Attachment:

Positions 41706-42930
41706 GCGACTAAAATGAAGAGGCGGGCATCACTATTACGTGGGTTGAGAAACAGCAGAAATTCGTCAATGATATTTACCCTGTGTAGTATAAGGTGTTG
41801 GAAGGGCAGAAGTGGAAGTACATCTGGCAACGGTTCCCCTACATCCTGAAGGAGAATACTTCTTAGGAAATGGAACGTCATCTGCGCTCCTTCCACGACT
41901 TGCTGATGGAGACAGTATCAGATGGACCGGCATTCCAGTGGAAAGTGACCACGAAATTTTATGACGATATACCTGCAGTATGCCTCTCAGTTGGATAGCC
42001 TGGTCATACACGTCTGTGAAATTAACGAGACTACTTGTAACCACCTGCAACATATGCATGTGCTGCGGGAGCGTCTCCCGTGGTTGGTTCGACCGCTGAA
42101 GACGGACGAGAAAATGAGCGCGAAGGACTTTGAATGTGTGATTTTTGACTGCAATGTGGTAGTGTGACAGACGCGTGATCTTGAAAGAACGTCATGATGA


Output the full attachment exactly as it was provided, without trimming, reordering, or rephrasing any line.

Positions 41706-42930
41706 GCGACTAAAATGAAGAGGCGGGCATCACTATTACGTGGGTTGAGAAACAGCAGAAATTCGTCAATGATATTTACCCTGTGTAGTATAAGGTGTTG
41801 GAAGGGCAGAAGTGGAAGTACATCTGGCAACGGTTCCCCTACATCCTGAAGGAGAATACTTCTTAGGAAATGGAACGTCATCTGCGCTCCTTCCACGACT
41901 TGCTGATGGAGACAGTATCAGATGGACCGGCATTCCAGTGGAAAGTGACCACGAAATTTTATGACGATATACCTGCAGTATGCCTCTCAGTTGGATAGCC
42001 TGGTCATACACGTCTGTGAAATTAACGAGACTACTTGTAACCACCTGCAACATATGCATGTGCTGCGGGAGCGTCTCCCGTGGTTGGTTCGACCGCTGAA
42101 GACGGACGAGAAAATGAGCGCGAAGGACTTTGAATGTGTGATTTTTGACTGCAATGTGGTAGTGTGACAGACGCGTGATCTTGAAAGAACGTCATGATGA